If the Prosecutor did make a confidential Article 15(3) request, I believe it could be decided upon by the PTC even after 27 October 2017, with the possibility of giving the green light to the investigation. The second part of the second sentence of Article 127(2) allows for a ‘continued consideration of [the] matter which was already under consideration by the Court prior to the date on which the withdrawal became effective’. The ‘matter’ here would be the OTP request under Article 15(3) (as opposed to the preliminary examination as such, which, as I explain below, is a different ‘matter’); the question before the judges being whether there is ‘a reasonable basis to proceed with an investigation, and [whether] the case appears to fall within the jurisdiction of the Court’ (Article 15(4)). The notion of ‘matter’ is sufficiently broad (and vague) to cover an OTP request to open investigation. Since it would be the PTC judges who would be seized of it at the time when the withdrawal became effective, it is not an issue whether ‘the Court’ in the second sentence of Article 127(2) refers to the judiciary alone or also includes other organs (such as the OTP).
If the (hypothetical) confidential request to open an investigation was indeed filed before the expiry of the Article 127(1) term and is going to be authorized by the PTC after that deadline, the investigation cannot be considered as having been ‘commenced prior to the date on which the withdrawal became effective’. In that case, Article 127(2) exempts Burundi from an obligation to cooperate with the Court in connection with the investigation. It is questionable whether opening the investigation within one year since the withdrawal notice rather than later would have made any difference in terms of the availability of cooperation. As others note, Burundi would likely be unwilling to cooperate with the Court even if it were under an obligation to do so. But it does matter, both legally and symbolically. If the investigation had been commenced before 27 October 2017, the Court would have been legally entitled to demand cooperation from the former State Party in connection with the investigation, possibly also giving it a stronger leverage with actors capable of inducing cooperation politically. Burundi would have also had a more difficult time justifying any failures to perform its cooperation duties.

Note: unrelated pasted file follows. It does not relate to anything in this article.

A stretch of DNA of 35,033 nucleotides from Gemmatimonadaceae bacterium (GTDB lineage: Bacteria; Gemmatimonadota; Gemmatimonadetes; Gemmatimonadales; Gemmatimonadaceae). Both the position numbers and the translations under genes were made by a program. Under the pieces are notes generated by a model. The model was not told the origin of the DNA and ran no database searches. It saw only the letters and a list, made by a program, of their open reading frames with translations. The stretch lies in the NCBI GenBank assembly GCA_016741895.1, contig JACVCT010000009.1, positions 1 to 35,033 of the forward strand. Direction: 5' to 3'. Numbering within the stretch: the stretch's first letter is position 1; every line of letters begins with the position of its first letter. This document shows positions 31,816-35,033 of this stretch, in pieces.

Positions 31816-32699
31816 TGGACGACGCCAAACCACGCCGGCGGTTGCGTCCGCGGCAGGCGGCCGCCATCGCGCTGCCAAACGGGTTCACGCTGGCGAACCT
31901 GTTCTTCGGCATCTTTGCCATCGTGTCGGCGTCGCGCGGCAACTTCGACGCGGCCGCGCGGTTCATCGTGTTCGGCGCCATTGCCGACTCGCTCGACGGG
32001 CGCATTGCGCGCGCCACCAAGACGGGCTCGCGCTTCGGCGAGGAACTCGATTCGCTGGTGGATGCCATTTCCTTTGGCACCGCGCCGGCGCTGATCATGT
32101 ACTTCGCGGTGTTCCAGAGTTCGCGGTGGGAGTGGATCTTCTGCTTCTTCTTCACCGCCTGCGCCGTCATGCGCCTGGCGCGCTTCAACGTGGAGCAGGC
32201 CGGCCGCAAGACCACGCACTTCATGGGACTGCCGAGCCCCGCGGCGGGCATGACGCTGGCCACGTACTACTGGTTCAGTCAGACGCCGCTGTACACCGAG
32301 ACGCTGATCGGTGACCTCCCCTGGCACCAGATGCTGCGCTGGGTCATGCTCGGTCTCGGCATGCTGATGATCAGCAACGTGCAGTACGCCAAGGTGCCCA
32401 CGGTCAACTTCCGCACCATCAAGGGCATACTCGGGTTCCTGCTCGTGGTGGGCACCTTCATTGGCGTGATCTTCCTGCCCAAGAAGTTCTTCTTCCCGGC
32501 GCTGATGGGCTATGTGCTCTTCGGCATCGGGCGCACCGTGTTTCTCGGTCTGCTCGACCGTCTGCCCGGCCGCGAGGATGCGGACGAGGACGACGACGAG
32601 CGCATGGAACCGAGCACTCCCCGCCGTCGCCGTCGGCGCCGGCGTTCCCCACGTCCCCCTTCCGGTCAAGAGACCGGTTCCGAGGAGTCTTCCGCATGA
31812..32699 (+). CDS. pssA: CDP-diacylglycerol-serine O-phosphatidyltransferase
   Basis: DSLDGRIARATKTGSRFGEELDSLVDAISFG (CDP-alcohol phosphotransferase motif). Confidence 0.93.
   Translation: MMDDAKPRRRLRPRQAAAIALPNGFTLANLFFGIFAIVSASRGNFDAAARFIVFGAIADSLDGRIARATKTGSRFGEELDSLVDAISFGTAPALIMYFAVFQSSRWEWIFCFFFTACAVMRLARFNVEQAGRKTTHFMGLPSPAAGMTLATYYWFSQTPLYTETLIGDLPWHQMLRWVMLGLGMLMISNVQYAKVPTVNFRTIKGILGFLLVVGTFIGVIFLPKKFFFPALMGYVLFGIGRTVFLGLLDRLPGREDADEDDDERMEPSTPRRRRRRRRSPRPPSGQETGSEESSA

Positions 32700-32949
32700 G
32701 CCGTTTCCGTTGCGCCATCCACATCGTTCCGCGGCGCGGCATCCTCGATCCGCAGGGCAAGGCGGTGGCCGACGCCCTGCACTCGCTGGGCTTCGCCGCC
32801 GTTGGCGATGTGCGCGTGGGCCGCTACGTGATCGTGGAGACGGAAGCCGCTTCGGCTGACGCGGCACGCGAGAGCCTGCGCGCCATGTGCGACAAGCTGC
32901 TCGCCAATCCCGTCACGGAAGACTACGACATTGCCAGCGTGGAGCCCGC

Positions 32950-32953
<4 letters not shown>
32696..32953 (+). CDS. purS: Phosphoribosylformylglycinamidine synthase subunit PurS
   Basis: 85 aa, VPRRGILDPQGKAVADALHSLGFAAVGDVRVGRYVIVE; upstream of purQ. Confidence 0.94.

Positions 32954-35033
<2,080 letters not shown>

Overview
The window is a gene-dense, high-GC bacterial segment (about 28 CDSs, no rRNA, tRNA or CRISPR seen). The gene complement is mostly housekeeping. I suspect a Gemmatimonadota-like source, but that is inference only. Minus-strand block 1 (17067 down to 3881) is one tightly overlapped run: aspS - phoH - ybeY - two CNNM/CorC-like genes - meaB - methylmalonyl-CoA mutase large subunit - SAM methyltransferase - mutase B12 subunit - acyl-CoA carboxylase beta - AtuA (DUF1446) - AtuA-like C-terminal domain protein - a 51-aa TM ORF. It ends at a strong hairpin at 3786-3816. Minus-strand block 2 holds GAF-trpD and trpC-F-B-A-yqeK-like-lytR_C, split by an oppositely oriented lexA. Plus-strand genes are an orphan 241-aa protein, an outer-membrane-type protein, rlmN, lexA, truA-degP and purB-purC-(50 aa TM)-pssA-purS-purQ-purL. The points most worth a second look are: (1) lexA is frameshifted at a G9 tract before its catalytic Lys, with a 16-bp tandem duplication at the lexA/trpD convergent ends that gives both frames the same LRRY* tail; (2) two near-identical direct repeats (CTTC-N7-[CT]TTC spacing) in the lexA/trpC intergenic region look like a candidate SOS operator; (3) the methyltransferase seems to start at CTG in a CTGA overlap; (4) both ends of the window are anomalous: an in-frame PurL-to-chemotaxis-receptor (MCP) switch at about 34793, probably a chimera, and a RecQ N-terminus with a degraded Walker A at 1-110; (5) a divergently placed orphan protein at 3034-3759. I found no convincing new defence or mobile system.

In Part II of this post, I will look at the scenario under which no confidential Article 15(3) request had been filed before the withdrawal became effective (while accepting the possibility that the future will prove me wrong). It is important to consider, as a matter of law, whether a proprio motu investigation may be initiated in respect of a situation in a State that has effectively withdrawn from the Statute.